Carl Friedrich von Rumohr was born into an ancient aristocratic family and grew up on the family estates in Holstein near Lübeck. He went to the University of Göttingen 1802-1804 where he studied Classical philology with Christian Gottlob Heyne, History (Arnold Hermann Ludwig Heeren) and Mathematics (Bernhard Friedrich Thibaut); he took drawing lessons with Johann Dominik Fiorillo who also introduced him to Art history and the critical reading of Vasari. At university he came into contact with the Romantic movement around Ludwig Tieck and converted in 1804 to Catholicism together with the brothers Riepenhausen. Inheriting a large fortune after the death of his father he went with Tieck and the brothers Riepenhausen on a study trip to Rome (1805-1806) where he met the group of German artists (among others, Joseph Anton Koch) living and working there and acquired the foundations of his expertise of the classical arts. On his return journey he was introduced in Frankfurt to the circle around Clemens Brentano.
The following years he spent on his estates in Holstein while travelling extensively and meeting many personalities from the German cultural elite of his days. Of importance for the development of his thinking was his contact in the years 1806/1807 in Munich with the Naturphilosophie of Friedrich Wilhelm Joseph Schelling. He undertook studies at the Academy of Fine Arts, Munich and befriended the son of the director, Johann Peter von Langer. He made his first important contribution to Art history with the publication in 1812 of: Über die antike Gruppe Castor und Pollux ….
His second Italian journey (1816-1821) together with the painter Franz Horny took Rumohr to Florence and Siena for art historical archive studies and 1817 to Rome where he arranged for Horny to study with Joseph Anton Koch. He met the German painters of the Nazarene movement who had been living and working in Rome since 1810 and became an important patron, supporting them through publications and purchases until he broke with the younger artists around Johann David Passavant and Julius Schnorr. He acted as guide to the future Danish King Christian VIII in 1819 and again 1821 and also to the Bavarian crown prince Ludwig.
In 1822 Rumohr published under the name of his personal chef a treatise about the culinary arts, the Geist der Kochkunst von Joseph König., in praise and defence of traditional national (not just German) and provincial cuisine. It became his most successful book and was republished in an extended form in 1832. Recently it has been rediscovered and republished.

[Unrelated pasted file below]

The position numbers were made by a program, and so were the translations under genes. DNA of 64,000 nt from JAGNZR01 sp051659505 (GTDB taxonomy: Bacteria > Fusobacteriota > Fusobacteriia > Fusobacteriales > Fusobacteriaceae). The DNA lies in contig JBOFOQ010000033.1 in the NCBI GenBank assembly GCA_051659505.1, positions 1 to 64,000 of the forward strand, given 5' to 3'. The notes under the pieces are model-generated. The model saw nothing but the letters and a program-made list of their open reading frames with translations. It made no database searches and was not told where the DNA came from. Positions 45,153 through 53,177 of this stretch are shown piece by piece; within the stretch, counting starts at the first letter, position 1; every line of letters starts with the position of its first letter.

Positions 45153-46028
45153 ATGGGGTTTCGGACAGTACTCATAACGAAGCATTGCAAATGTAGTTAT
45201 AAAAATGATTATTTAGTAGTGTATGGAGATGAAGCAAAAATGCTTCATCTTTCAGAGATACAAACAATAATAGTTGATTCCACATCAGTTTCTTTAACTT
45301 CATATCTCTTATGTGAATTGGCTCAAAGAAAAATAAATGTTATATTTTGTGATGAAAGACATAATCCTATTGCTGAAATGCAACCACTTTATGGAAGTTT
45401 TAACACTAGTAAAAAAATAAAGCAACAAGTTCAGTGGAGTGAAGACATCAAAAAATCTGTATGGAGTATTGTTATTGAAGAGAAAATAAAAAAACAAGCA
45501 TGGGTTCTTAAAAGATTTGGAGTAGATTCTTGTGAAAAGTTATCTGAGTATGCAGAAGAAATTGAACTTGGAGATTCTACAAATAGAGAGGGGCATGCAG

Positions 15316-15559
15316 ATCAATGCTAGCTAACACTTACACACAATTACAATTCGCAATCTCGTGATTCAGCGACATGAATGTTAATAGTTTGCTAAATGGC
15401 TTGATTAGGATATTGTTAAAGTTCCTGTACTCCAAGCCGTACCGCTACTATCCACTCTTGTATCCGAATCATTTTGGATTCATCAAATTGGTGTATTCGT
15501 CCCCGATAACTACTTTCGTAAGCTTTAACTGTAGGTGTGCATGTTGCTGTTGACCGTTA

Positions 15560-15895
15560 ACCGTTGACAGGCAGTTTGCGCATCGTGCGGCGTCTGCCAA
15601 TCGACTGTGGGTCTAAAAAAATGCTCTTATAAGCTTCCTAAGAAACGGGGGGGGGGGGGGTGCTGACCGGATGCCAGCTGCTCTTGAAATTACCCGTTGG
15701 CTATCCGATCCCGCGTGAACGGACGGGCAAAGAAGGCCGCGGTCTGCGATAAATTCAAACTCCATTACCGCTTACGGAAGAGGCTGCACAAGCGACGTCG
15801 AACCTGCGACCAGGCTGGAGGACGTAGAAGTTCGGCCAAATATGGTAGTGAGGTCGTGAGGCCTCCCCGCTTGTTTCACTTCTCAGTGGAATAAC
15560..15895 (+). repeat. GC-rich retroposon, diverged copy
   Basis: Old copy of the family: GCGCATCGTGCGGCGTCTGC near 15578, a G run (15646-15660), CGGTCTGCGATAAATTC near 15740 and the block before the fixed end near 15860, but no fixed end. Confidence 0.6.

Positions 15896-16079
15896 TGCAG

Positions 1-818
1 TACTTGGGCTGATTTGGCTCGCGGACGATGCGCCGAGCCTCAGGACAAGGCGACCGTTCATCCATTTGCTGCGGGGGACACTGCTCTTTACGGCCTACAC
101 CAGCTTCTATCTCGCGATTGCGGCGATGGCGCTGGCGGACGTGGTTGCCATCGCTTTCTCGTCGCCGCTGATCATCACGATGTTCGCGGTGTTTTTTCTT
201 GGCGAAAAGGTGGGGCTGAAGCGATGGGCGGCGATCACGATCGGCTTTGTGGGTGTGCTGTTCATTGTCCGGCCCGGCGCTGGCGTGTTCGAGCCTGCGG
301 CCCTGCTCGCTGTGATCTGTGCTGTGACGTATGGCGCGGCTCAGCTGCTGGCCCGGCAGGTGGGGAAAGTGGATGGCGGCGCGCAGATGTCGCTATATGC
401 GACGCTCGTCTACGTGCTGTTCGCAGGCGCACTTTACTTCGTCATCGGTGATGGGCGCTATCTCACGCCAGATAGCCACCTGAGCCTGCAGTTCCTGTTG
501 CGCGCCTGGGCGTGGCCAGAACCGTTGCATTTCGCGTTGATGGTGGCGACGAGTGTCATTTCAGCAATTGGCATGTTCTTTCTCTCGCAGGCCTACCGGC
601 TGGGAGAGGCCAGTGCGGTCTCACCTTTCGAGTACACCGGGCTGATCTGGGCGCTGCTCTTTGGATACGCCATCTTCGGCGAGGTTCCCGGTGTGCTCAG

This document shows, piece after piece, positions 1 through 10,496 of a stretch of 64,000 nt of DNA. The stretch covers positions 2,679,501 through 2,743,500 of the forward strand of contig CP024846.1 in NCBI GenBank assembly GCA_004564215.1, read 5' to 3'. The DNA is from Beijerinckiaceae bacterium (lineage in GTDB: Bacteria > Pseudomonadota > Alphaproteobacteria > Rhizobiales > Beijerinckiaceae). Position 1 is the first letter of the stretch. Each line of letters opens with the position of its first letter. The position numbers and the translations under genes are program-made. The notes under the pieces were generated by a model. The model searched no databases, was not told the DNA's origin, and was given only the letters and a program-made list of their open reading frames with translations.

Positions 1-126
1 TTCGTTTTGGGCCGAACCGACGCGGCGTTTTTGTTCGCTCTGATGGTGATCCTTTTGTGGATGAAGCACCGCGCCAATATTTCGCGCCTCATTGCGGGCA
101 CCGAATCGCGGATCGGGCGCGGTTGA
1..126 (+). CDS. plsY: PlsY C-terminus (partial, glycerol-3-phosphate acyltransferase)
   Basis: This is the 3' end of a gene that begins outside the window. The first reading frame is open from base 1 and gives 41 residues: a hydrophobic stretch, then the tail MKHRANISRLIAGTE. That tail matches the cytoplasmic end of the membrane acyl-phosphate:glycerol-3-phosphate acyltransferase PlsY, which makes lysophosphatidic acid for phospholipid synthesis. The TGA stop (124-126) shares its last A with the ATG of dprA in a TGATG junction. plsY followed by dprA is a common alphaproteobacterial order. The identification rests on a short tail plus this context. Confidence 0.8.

In the following years Rumohr was active as an elected honorary member of the newly founded Hamburger Kunstverein and advised and promoted many young Hamburg artists among them the brothers Otto and Erwin Speckter, Carl Julius Milde, Adolph Friedrich Vollmer and Christian Morgenstern. Being an able draughtsman himself, he supervised the artistic training of the young Friedrich Nerly. The relationship with their much older patron who tended to impose his strong views was, however, not always easy.
Out of his study of Vasari derived his main work, the Italienische Forschungen, the first two volumes of which were published in 1827. Its importance to Art history as discipline lies in the critical evaluation of historic documents. Wilhelm von Humboldt judged the work to be the first step towards a more truthful evaluation of Art objects [in their historic context]
Rumohr and the art historian Gustav Friedrich Waagen were involved as advisors in the planning of the Berliner Gemäldegalerie. The project of a public collection of old European masters had been initiated by the archaeologist Aloys Hirt (1759-1837) already in 1797 and had gained support from the architect Karl Friedrich Schinkel and the Prussian king Friedrich Wilhelm III. It was the first of its kind that had been conceived from an art historical perspective.
On his third Italian journey (1828-1829), accompanied by Nerly (who travelled further on to Rome), Rumohr negotiated purchases for the Berliner Gemäldegalerie, worked on a novel and acted as guide to the Prussian crown prince in Florence and Siena.
In the following years Rumohr worked on essays and literary projects, some of them never published. The third volume of Italienische Forschungen came out in 1831; a critical review by Aloys Hirt leads to the breakup of their relationship and to several polemical essays. In the year 1834 he stayed in Copenhagen to catalogue together with Just Mathias Thiele the royal print collection; he was rewarded with the title of chamberlain and became patron to the young Danish painter Lorenz Frølich.
In spring of 1837 Rumohr went on his fourth Italian journey that led him to Milan and the surrounding region of Lombardy to study the traditional irrigation systems. He published his observations in: Reise durch die östlichen Bundesstaaten in die Lombardey with recommendations for their adoption in Prussia. On what will be his last trip to Italy in 1841 Rumohr visited his favourite student Nerly in Venice. Returning to Copenhagen he asked Christian VIII in vain for the position of keeper of the royal art collection; rejecting an offered lesser position he retired to spend his last years on his estates near Lübeck devoting himself to his art collection.
Rumohr died 1843 in Dresden. The physiologist, psychologist, medical practitioner and painter, Carl Gustav Carus had his death mask taken and performed an autopsy. He is buried in Dresden on the Innerer Neustädter Friedhof. Christian VIII donated his tombstone, Gottfried Semper designed it. It was destroyed in World War II and restored in 2010.